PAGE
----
Nearly three months since the passage of the American Rescue Plan, large sums of federal dollars promised state and local governments are slowly arriving in the Delaware Valley. So, what are local governments spending those millions of CARES Act dollars on?

Answer: TBD.

The U.S. Treasury Department began distributing the $350 billion in state and local aid last month. Pennsylvania has received its funds and is distributing the money to counties and municipalities across the state.

“The county has received the first draw of $55 million,” said Adrienne Marofsky, public relations director for Delaware County. Officials expect the county to receive nearly $110 million total.

That’s true for Bucks County, too. County communications director Larry King said it has received “the first half of (our) ARP funds.”

But in Montgomery County, director of communications Kelly Cofransisco said their funds have yet to be received. The same is true for Lower Merion and Tredyffrin townships.

Treasury gave guidance that detailed ways in which the money received from the ARP may be spent. Provisions include supporting public health and replacing public sector revenue lost due to the pandemic. However, Washington also forbids using the money to cut taxes or pay down debts.

The rules are making planning a bit difficult. Joseph DiRocco, finance director of Tredyffrin Township, said it is “still reviewing all 151 pages of the final rules and will reference them before we make any final decisions.”

A consistent theme across both counties and municipalities is uncertainty on what the final spending plans will look like. Part of that may be a lack of urgency to develop a complete plan.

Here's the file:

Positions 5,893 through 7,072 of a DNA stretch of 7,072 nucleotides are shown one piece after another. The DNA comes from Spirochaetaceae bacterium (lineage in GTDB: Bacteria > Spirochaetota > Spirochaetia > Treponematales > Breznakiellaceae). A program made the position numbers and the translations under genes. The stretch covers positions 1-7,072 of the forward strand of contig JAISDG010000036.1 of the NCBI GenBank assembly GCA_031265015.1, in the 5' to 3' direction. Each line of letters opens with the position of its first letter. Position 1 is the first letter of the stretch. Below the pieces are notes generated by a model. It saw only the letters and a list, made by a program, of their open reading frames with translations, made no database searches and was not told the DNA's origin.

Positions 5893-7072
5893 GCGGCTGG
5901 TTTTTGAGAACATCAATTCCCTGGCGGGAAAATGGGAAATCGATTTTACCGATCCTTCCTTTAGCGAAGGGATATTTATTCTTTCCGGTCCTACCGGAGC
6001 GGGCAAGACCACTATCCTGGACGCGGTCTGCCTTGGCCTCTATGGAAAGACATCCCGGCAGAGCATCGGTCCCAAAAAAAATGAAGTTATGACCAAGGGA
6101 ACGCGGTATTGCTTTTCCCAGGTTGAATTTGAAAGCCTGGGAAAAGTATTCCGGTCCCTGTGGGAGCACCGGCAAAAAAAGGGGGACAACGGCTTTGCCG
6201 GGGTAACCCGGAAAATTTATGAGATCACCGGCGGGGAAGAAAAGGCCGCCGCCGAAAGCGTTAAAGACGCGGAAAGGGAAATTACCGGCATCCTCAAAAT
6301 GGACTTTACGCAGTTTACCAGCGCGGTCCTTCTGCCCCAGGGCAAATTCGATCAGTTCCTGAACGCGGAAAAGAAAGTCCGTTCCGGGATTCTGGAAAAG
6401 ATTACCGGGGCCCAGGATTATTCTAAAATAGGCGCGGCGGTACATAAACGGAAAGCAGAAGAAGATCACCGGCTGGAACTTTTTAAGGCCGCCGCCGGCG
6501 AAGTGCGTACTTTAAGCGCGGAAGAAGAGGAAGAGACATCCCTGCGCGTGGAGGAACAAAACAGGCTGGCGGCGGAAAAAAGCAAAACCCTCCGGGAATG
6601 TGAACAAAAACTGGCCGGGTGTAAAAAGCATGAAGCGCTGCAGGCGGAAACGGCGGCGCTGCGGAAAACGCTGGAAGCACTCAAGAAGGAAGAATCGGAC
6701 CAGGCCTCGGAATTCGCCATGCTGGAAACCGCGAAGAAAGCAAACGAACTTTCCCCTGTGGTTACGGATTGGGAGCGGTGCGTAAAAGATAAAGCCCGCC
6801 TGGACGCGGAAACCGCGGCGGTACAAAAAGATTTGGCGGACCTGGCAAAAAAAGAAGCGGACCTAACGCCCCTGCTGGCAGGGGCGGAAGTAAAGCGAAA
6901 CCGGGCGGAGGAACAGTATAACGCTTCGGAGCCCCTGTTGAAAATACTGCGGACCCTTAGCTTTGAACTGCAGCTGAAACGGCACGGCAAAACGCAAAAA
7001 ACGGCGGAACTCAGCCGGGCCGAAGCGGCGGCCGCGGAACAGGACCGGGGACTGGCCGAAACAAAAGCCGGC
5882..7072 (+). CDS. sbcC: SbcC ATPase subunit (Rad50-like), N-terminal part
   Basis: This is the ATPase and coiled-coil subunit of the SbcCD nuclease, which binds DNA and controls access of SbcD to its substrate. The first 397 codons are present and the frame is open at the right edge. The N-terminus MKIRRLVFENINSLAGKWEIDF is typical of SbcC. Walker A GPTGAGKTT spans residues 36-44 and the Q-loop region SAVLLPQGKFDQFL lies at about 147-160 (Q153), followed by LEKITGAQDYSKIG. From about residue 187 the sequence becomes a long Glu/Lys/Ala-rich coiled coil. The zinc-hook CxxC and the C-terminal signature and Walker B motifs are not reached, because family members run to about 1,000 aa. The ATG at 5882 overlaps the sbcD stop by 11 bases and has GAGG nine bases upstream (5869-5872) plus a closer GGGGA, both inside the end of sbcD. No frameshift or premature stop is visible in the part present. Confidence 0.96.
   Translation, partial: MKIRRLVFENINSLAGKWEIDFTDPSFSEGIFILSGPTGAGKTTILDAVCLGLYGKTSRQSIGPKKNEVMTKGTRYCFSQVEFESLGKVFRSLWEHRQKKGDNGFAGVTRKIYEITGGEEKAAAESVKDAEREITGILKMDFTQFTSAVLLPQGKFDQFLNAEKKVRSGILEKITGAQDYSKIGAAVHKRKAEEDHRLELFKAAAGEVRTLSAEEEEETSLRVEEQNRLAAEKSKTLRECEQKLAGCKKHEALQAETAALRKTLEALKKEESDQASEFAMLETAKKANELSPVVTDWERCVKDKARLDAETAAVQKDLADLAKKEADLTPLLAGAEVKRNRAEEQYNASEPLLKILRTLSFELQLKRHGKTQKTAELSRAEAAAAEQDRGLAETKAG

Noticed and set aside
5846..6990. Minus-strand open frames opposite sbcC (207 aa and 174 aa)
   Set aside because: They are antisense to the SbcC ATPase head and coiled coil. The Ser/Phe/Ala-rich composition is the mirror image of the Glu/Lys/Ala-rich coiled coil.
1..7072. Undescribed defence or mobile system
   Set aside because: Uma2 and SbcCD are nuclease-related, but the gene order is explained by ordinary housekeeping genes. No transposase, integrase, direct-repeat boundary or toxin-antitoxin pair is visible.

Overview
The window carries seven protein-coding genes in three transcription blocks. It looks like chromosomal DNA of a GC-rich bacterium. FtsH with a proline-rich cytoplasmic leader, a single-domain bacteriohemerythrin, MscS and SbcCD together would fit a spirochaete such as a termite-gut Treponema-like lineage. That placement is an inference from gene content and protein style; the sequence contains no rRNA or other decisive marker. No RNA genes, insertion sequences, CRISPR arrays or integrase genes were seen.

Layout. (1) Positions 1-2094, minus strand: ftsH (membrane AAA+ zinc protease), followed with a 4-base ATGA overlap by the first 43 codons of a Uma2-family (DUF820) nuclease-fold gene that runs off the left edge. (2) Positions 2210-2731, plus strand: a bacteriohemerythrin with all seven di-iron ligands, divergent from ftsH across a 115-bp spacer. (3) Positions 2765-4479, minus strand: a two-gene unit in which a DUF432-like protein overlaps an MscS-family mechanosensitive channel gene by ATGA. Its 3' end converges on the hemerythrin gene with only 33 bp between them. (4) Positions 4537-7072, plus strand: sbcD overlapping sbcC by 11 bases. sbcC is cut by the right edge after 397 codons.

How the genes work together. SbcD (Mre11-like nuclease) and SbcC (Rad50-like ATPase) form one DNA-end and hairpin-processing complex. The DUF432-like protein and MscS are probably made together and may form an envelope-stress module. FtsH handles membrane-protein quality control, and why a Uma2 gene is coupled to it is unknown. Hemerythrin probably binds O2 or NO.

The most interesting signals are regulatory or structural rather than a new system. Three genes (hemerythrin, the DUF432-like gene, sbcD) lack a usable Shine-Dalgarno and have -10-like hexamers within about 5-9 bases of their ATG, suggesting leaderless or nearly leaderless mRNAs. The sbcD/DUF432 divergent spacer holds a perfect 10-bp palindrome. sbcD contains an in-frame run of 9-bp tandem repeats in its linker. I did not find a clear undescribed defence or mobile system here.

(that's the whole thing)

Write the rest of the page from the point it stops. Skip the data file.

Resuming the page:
“Decisions are still to be made on how it will be spent,” said King, “but we will have about three and a half years to spend the total of $122 million that Bucks will eventually get.” With that extended deadline, local governments can take their time when crafting uses for the funds.

Still, ideas are floating. Bucks County Chief Operating Officer Margie McKevitt at a recent commissioners’ meeting said, “we are working toward developing a plan with our nonprofit social services providers… Partnering with our municipalities, and also looking at how to use these funds to help our businesses.”

Perhaps hinting at a plan on the horizon, McKevitt added, “These are all decisions the commissioners will have to make very soon.”

Cofrancisco says Montgomery County wants to make an “impact” with ARP funds. That means using the money to shape the recovery from the pandemic.

“Our leadership team is taking a holistic view of what economic recovery looks like for all of our residents, especially the most vulnerable,” she said. “We are also looking to redesign parts of (our social safety net) so our providers have the resources they need in challenging times, while also meeting the needs of our residents.”

Cofrancisco added the ARP funding at this moment presents a “once in a lifetime opportunity to create long-term prosperity for our residents.”

Some municipalities are hoping to complete infrastructure projects with the influx of cash.

“I anticipate we will focus on some of the infrastructure projects which we delayed during the pandemic,” said Daniel Bernheim, president of the Lower Merion Township Board of Commissioners. “We have certain roads, bridges, and internal structures which are in perpetual need of repair and updating.”

DiRocco said, “One area we are considering allocating funds to is stormwater infrastructure projects.” While nothing is finalized, DiRocco did say he expects to “give a presentation at an upcoming board meeting outlining where the funds will be spent.”

The money may also be used as a way to help out constituents. Bernheim said his “colleagues on the board will see this as an opportunity for (a) certain project in their particular ward, of which they have a particular interest.”

As for why nothing is completely confirmed yet in Lower Merion, Bernheim says: “How to appropriately spend money which is available is much better than trying to decide how to spend funds that are not readily at your disposal.”